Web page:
The “death sentence” mistakes that fintech startups need to avoid
Friday, January 15, 2016/
Fintechs shouldn’t be treated like normal startups and founders need to pay special attention to regulations and the needs of their users, Santander InnoVentures venture partner Pascal Bouvier says.
In a post on CB Insights, Bouvier lists the top 10 biggest mistakes a fintech startup can make that often serve as a “death sentence”.
The top errors include disregarding compliance measures, attracting the wrong sort of VCs and focusing merely on cost as a differentiator from the host of competitors.
Here are some of the key mistakes to avoid if you want your fintech to stay ahead of the rising pack.
Treating it like a normal startup with normal customers
Fintechs are a different beast to a normal startup and need to be treated as such, Bouvier says, and this mainly revolves around the customers.
“Individuals care about their money and at the same time they are not as engaged with it as they are with their social networks, friends or the passionate causes they care about,” he says.
“Most startups that do not study these cautious behaviours closely end up being surprised by how slowly they gain traction.”
Bringing the wrong sort of investors on board
Attracting investors with a strong knowledge of the fintech sector is “invaluable”, Bouvier says.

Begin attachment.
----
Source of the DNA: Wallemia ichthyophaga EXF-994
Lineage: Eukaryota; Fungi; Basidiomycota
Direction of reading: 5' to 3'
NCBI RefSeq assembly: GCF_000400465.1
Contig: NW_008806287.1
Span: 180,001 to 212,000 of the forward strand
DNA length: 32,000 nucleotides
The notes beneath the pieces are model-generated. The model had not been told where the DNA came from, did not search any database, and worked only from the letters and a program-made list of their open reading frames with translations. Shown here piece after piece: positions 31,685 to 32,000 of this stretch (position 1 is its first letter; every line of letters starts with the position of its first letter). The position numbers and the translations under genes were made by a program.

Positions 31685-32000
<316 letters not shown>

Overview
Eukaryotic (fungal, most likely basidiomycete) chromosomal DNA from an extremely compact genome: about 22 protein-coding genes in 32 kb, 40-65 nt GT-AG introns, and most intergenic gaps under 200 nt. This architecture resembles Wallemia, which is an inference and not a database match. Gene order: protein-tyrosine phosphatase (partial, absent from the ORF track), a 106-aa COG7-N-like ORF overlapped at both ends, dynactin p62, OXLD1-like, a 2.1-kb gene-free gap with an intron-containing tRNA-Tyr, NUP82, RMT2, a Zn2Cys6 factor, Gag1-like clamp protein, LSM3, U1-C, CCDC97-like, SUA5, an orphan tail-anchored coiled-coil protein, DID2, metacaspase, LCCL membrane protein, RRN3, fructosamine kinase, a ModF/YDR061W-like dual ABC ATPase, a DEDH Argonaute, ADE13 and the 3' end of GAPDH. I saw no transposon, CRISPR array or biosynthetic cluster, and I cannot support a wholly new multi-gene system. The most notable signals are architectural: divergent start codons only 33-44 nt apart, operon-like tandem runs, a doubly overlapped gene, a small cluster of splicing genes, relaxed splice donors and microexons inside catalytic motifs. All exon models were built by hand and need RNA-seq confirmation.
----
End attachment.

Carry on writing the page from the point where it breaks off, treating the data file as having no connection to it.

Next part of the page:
“If there is one industry where experience matters – deep, granular experience – it is the financial services industry,” he says.
“Shun them [experienced investors] at your peril.”
According to the venture partner, ignoring compliance with the many rules and regulations of the finance industry “may actually be your death sentence”.
“If you do not comply, if you cannot prove that you intend to comply, if you are late hiring a compliance officer or are late to develop a compliance rulebook that you abide and operate by, you may end up dead meat,” Bouvier says.
“Be smart – realise compliance can be your friend.”
Using cost as the sole differentiator
Fintechs need to find a wide range of aspects that can serve as differentiators from their competitors, especially an ability to scale rapidly.
“If you fail to understand that incumbents have massive scale advantages you will be wiped out when said incumbents finally move into action and race you to the bottom while undercutting you on cost,” Bouvier says.
“Be smart, find a real differentiator, one other than just cost enabled by ‘better’ technology.”
For the full list of mistakes to avoid and further analysis, read the original piece on CB Insights.